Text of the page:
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Don’t ever change, social psychology! You’re perfect just the way you are

Richard Juster points us to this article, “Vocal characteristics predict infidelity intention and relationship commitment in men but not in women,” where by “men,” they meant 88 male college students, and by “women,” then meant 128 female college students, and by “predict,” they meant not very well. The story was featured in various classy news outlets. It hasn’t made it to NPR yet, but give it time.

P.S. Nothing uniquely bad about social psychology. If anyone wants to find a silly statistics paper and post under the heading, “Don’t ever change, statistics! You’re perfect just the way you are,” go for it.

14 Comments

  1. Graham says:

    I was listening to NPR this morning, they talked about it. Bad research travels at the speed of light, apparently.

  2. Frenetic Skeptic says:

    I totally get that social psychology has p-hacking researchers, crappy topics, and crappy studies. But why go for the jugular on the entire discipline — aren’t there decent areas in social psychology (e.g., persuasion, social norms)?

    Also, forgive me if your blog gives air time to this topic: are there areas and researchers in your home area of statistics in which you equally critical (if not, why not)? Thanks

    • Andrew says:

      Frenetic:

      I wouldn’t call this “the jugular.” I’m just describing the article accurately. And I’m sure there’s great stuff done in social psychology. Feel free to share some of it in the comments.

      And, yes, I have lots of problems with statistics papers too, but usually the problem is not so much that the paper is wrong but that it seems pointless.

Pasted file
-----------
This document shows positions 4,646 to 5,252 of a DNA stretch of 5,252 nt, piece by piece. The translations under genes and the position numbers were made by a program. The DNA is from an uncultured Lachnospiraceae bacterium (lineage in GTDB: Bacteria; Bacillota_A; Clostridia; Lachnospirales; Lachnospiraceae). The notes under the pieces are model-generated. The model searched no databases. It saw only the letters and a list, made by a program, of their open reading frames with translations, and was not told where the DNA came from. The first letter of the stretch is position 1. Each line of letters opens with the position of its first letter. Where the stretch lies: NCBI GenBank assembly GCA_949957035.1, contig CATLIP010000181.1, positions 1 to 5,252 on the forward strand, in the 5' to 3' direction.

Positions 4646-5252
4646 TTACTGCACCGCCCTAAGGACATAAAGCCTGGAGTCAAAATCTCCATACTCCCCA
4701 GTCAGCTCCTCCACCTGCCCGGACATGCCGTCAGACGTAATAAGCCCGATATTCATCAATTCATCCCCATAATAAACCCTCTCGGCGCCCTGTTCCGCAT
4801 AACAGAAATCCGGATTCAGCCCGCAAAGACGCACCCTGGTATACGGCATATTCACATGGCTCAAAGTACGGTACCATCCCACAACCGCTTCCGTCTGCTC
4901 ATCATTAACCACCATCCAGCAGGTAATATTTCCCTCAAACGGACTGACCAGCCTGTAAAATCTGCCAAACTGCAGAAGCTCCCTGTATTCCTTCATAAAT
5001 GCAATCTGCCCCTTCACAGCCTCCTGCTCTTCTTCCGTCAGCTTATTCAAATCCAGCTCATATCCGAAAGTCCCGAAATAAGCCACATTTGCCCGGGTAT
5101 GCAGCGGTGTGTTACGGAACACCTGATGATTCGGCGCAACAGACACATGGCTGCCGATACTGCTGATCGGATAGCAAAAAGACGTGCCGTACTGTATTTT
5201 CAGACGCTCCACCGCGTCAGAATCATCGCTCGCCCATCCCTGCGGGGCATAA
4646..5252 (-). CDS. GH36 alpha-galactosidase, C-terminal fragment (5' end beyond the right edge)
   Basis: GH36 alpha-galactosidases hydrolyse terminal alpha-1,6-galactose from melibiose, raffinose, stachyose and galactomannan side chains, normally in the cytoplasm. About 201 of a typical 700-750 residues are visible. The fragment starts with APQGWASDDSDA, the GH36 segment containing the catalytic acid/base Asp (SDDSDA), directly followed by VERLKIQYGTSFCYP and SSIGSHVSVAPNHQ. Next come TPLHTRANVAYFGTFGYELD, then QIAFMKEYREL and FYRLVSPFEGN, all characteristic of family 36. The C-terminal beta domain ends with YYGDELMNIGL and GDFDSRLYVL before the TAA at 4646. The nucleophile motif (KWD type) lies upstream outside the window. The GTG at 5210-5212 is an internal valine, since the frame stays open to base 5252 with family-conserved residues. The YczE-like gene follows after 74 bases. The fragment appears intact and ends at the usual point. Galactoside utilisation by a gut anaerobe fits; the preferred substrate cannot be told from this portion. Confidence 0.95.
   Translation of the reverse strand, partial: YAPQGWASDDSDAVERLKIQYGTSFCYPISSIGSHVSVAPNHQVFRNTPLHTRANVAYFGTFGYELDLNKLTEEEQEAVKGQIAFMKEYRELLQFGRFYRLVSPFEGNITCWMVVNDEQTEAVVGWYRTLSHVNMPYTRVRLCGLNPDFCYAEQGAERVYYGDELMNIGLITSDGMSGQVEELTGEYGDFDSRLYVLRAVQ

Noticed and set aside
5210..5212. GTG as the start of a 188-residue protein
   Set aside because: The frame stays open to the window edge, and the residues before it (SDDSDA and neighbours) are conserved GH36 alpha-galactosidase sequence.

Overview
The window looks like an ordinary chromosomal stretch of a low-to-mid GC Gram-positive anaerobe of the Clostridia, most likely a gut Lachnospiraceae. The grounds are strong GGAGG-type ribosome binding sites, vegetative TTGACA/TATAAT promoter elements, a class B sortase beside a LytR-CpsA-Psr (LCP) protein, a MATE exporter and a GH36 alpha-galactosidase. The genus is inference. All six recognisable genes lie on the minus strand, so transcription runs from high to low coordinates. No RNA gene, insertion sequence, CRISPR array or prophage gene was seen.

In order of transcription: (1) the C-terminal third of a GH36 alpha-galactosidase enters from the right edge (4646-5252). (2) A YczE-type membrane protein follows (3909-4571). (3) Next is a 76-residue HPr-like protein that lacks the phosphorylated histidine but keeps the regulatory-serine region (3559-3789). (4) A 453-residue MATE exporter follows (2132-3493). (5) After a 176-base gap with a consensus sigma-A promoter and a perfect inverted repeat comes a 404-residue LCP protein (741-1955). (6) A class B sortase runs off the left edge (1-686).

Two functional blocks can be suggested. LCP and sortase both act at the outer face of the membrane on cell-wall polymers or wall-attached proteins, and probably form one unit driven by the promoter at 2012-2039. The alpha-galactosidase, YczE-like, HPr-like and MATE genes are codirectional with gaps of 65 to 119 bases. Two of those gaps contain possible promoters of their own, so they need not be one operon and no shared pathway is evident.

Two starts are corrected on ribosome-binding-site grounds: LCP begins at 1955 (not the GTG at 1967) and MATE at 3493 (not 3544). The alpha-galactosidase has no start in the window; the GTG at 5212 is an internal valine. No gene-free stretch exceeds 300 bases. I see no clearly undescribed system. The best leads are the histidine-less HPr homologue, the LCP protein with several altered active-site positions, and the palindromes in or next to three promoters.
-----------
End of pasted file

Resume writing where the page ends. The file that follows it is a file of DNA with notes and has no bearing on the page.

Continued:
3. KP says:

    So this is personality psychology which is actually the opposite of social psychology, which focuses on the power of social situations not individual differences.

    • Andrew says:

      Kp:

      I noticed this was in a personality psychology journal, but “Vocal characteristics predict infidelity intention and relationship commitment in men but not in women” has a bit of a social-psychology feel to it. To me, hidden signals don’t seem so different from hidden influences. And the methods used in the article are right out of the social psychology playbook.

  4. rm bloom says:

    Title translates as: “men are more easily caught in their lies than women are” ?

  5. Michael Nelson says:

    If (p = .096) is a “marginally significant” result, doesn’t that make their (p = .044) a “marginally insignificant” result?

  6. At least the last sentence of the abstract is refreshingly honest: “The current findings have important implications for research on voice in the mating-related domain.” In other words, it doesn’t have implications for anything real, just whether or not more people can do research on the topic, squeezing out more meaningless papers.

    • confused says:

      Yeah. This sort of thing is not great in terms of convincing “hard science” people to take “social sciences” seriously as scientific/rigorous fields…

      And yeah, hard sciences have bad statistics too. But perception-wise…

  7. Oliver C. Schultheiss says:

    Hey — it’s published in “Personality and Individual Differences”! What did you expect? The social/personality psych equivalent of rocket science?

  8. jim says:

    “The story was featured in various classy news outlets. “

    I’m having a hard time with “classy” as a modifier for “news outlets”.

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